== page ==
Our friends at the Adam Smith Society—the Manhattan Institute’s professional association for business students—have hosted some excellent events and presentations over the past few years, including at their 2018 annual meeting. At that event The Wall Street Journal’s Mary Anastasia O’Grady interviewed Prof. Douglas Irwin about his 2017 book “Clashing over Commerce: A History of U.S. Trade Policy.” The event took place in April of last year, but their conversation is still very much relevant to trade debate going on today.
O’Grady and Irwin cover several important points, including a debunking of the argument that widespread use of tariffs in the 19th century forms an example that the United States and other countries should embrace today. Irwin also points out that rather than government using tariffs to successfully incubate domestic industries (as their advocates claim), the politics of tariffs more often works in reverse: domestic producers emerge due to a variety of factors, but then demand protectionist policies to avoid market competition.
My Competitive Enterprise Institute colleagues Iain Murray and Ryan Young wrote an excellent study last August, “Traders of the Lost Ark: Rediscovering a Moral and Economic Case for Free Trade,” that incorporates many of the themes that Irwin covers in “Clashing over Commerce.” Ryan followed that up with the short Web Memo “Common Myths and Facts about Trade.” In his foreward to “Traders,” British politician and Initiative for Free Trade President Daniel Hannan summarized how historical analysis demonstrates the overwhelmingly advantages of free trade:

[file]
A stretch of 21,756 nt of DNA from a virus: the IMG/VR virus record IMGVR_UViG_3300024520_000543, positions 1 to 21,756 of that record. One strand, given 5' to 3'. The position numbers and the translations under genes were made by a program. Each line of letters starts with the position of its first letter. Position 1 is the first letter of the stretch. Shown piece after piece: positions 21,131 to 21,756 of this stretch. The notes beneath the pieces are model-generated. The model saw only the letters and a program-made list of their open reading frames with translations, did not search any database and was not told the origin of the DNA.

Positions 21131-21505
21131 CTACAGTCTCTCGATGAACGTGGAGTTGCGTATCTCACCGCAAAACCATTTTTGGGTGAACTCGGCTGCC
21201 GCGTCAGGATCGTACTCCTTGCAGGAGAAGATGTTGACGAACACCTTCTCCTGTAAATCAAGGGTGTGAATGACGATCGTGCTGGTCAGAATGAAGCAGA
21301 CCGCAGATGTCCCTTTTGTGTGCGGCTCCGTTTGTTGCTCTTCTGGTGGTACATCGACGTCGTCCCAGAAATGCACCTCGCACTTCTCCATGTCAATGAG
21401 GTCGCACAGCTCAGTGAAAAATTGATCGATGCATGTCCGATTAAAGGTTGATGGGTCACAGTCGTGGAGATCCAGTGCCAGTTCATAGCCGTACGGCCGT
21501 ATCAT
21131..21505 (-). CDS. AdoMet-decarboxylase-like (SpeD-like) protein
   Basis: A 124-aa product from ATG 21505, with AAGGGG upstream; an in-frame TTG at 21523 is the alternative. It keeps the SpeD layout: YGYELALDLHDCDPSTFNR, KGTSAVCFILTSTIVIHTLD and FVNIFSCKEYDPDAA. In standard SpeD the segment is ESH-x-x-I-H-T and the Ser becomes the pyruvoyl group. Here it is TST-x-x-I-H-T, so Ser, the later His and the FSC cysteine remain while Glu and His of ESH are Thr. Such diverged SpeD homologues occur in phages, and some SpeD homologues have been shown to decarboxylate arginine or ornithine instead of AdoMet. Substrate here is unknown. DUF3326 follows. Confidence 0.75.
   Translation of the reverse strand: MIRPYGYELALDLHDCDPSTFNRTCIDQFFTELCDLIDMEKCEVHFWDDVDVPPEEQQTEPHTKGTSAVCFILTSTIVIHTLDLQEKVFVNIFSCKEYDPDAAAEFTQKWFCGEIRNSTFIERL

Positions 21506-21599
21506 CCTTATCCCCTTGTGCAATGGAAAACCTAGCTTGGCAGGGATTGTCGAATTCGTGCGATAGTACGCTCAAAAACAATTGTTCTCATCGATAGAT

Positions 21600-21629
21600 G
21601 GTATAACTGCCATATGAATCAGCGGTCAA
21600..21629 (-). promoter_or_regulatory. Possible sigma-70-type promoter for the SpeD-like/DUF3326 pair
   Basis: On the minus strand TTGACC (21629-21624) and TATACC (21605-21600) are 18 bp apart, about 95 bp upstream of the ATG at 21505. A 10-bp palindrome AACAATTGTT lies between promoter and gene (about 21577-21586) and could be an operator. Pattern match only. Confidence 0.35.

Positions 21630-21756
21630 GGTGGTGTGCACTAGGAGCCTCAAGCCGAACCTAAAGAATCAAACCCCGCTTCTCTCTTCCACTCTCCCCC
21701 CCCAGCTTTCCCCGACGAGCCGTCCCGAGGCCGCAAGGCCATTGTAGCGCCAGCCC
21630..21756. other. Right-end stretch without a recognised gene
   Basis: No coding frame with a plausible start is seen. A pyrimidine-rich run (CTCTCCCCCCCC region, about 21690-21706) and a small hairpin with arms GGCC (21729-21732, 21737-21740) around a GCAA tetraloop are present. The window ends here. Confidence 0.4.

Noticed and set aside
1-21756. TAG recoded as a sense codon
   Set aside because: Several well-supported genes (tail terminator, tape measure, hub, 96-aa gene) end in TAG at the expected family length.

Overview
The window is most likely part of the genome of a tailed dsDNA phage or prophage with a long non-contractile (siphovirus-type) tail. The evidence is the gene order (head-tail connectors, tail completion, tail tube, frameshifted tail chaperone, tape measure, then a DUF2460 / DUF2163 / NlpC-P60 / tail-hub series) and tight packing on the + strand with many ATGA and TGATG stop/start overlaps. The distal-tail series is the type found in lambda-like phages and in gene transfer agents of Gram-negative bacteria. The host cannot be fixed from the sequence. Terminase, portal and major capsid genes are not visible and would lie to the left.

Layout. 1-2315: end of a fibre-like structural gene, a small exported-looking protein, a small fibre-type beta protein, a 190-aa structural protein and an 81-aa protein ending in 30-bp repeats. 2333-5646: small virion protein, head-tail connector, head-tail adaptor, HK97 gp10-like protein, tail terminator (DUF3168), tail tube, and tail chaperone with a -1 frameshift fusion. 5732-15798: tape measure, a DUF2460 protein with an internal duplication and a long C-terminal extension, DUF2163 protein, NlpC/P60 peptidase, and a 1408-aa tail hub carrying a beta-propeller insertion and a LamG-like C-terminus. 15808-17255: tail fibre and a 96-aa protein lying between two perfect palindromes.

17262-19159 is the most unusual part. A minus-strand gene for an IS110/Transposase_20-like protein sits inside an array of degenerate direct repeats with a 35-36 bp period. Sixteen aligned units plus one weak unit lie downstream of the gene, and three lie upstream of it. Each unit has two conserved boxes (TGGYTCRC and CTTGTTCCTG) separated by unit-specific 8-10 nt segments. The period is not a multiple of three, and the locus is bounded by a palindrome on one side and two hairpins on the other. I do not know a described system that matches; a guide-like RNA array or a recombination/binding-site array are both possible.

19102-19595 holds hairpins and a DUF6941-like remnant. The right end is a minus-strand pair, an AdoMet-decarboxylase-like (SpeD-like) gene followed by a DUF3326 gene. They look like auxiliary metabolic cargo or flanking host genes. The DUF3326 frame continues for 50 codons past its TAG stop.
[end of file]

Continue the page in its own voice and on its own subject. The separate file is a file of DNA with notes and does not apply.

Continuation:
“Free trade, one of the greatest blessings which a government can confer on a people, is in almost every country unpopular.” So wrote Lord Macaulay, the British poet, historian, and Member of Parliament, in 1824. His words were true then and are, if anything, even more true today. Which is bizarre when we consider the improvements that free trade has brought to the human condition during the intervening two centuries.
The economic historian Deirdre McCloskey has chronicled, at vast length, how the past 200 years have seen a rise in living standards on a different scale from anything Homo sapiens had experienced up to that point. In Macaulay’s time, almost everyone subsisted on around $3.00 a day. The life of a peasant farmer in Poland or Ethiopia or India or Japan would have been recognizable, in its essentials, to his Iron Age ancestors. Since then, our species has increased its wealth by, at a conservative estimate, 3,000 percent.
Yet clever people campaign against the system that enabled that secular miracle. In industrialized countries, they protest that free trade will shift jobs to places with lower wage levels; in developing countries, they fret that wealthy corporations will take over.
If you’re in business school or know someone who is, the Adam Smith Society is an excellent source of knowledge and fellowship. See their brief introduction video below.